Document Detail


In-stent restenosis and remote coronary lesion progression are coupled in cardiac transplant vasculopathy but not in native coronary artery disease.
MedLine Citation:
PMID:  16875968     Owner:  NLM     Status:  MEDLINE    
Abstract/OtherAbstract:
OBJECTIVES: The purpose of this study was to describe the clinical, angiographic, and histological features of concomitant in-stent restenosis (ISR) and cardiac allograft vasculopathy (CAV) progression. BACKGROUND: Cardiac allograft vasculopathy is a major challenge to long-term success of heart transplantation. Coronary stenting for CAV is hampered by ISR. METHODS: Quantitative coronary angiography compared late lumen loss (LL) at stented and reference, non-stented segments during 1-year follow-up in post-heart transplant and control atherosclerosis patients. Stented and non-stented arteries with CAV were also obtained post-mortem for immunohistochemical analysis. RESULTS: In 37 stented lesions (25 patients), 1-year binary restenosis occurred in 37.8%. Patients with ISR had higher long-term cardiac death/myocardial infarction rates than patients without ISR (53.8% vs. 9.1%, p = 0.03). In the same 25 patients, 34 CAV lesions with non-significant obstructions were identified as reference controls. After 1 year, patients who developed ISR also had more control lesion LL (0.78 +/- 0.38 mm vs. 0.39 +/- 0.27 mm, p < 0.006) compared to patients without ISR. In the post-transplant patients, in-stent LL was closely coupled to control segment LL (R(2) = 0.63, p < 0.05). Conversely, in native atherosclerosis patients, ISR and remote disease progression were not correlated. Histological staining of stented and control arteries from CAV patients revealed similar pathologies common to ISR and non-intervened CAV segments. CONCLUSIONS: Progression of CAV at non-intervened segments and ISR correlate strongly and share common histopathology. Optimized treatment for patients with aggressive CAV needs to address the widespread nature of this disease, even when it presents as an initially focal lesion.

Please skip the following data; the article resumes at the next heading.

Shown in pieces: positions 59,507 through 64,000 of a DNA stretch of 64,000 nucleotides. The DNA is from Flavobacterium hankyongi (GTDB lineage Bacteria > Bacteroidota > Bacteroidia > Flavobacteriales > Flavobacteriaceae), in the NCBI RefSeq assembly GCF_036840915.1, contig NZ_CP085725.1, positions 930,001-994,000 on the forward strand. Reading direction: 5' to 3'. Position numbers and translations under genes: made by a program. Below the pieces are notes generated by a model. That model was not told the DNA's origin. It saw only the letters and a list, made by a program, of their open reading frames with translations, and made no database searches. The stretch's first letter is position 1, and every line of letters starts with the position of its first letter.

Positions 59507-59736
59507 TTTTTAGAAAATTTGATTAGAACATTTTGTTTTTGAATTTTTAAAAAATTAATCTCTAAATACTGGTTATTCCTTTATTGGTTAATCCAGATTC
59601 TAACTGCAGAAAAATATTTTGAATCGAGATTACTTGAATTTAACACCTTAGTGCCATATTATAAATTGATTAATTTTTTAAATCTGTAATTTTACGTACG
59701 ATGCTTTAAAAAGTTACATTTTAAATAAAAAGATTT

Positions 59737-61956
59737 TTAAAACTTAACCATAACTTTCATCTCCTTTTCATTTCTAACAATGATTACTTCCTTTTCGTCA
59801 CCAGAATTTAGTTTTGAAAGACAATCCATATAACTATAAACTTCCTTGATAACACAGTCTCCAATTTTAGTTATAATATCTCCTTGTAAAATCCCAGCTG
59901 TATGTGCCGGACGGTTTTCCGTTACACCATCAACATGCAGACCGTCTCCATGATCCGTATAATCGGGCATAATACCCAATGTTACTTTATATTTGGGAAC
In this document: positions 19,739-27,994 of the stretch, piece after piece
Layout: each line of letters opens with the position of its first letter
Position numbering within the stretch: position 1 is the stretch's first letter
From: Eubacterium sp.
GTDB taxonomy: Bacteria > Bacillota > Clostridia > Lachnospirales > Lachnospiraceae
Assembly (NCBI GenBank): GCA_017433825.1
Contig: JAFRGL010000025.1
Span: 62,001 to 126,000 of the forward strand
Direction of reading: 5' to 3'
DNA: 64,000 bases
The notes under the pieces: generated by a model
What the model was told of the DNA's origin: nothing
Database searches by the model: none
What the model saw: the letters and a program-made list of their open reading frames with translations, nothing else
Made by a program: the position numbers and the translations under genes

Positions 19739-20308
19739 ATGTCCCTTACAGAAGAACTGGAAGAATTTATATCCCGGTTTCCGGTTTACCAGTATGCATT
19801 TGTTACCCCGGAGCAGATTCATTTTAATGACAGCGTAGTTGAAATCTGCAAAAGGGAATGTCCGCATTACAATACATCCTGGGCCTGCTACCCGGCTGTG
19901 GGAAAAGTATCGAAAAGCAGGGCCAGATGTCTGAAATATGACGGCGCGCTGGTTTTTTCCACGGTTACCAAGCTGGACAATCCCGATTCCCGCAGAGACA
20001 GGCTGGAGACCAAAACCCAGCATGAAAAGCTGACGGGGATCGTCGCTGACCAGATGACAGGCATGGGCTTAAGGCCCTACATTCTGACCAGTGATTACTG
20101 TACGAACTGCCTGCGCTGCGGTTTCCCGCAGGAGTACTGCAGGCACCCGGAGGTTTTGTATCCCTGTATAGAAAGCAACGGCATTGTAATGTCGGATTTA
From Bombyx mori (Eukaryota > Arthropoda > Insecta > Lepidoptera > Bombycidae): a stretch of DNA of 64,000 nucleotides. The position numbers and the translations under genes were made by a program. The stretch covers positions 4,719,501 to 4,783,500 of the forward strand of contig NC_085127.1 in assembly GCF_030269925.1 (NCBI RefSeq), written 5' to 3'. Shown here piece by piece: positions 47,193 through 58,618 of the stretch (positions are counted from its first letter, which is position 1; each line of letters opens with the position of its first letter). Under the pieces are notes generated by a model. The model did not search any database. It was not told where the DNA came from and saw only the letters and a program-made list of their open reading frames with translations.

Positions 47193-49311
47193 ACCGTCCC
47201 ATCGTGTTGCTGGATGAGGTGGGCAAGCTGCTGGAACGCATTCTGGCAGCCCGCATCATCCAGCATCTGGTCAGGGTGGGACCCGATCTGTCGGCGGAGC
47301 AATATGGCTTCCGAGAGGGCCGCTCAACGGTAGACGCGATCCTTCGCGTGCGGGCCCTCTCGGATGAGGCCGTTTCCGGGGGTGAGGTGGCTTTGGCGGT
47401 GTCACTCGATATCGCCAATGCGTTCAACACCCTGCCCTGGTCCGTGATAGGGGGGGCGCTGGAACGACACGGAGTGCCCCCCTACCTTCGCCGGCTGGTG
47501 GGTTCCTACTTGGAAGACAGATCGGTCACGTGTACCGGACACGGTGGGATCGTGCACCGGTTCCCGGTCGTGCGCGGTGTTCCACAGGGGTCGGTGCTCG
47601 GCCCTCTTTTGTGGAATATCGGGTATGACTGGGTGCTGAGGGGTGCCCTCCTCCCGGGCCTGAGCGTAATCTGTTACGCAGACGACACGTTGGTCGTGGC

Authors:
Michael Jonas; James C Fang; John C Wang; Satyendra Giri; Dan Elian; Yedael Har-Zahav; Hung Ly; Philip A Seifert; Jeffrey J Popma; Campbell Rogers
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Publication Detail:
Type:  Case Reports; Journal Article     Date:  2006-07-12
Journal Detail:
Title:  Journal of the American College of Cardiology     Volume:  48     ISSN:  1558-3597     ISO Abbreviation:  J. Am. Coll. Cardiol.     Publication Date:  2006 Aug 
Date Detail:
Created Date:  2006-07-31     Completed Date:  2006-08-16     Revised Date:  2007-11-15    
Medline Journal Info:
Nlm Unique ID:  8301365     Medline TA:  J Am Coll Cardiol     Country:  United States    
Other Details:
Languages:  eng     Pagination:  453-61     Citation Subset:  AIM; IM    
Affiliation:
Cardiovascular Division, Brigham and Women's Hospital, Harvard Medical School, Boston, Massachusetts 02115, USA. tmjonas@yahoo.com
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MeSH Terms
Descriptor/Qualifier:
Aged
Cardiovascular Diseases / mortality
Case-Control Studies
Coronary Angiography*
Coronary Artery Disease / therapy
Coronary Disease / diagnosis*,  etiology,  mortality,  therapy*
Coronary Restenosis / diagnosis*
Coronary Vessels / pathology
Disease Progression
Female
Heart Transplantation / adverse effects*
Humans
Incidence
Male
Middle Aged
Myocardial Infarction / epidemiology
Stents*
Transplantation, Homologous
Comments/Corrections
Comment In:
J Am Coll Cardiol. 2006 Aug 1;48(3):462-3   [PMID:  16875969 ]

From MEDLINE®/PubMed®, a database of the U.S. National Library of Medicine


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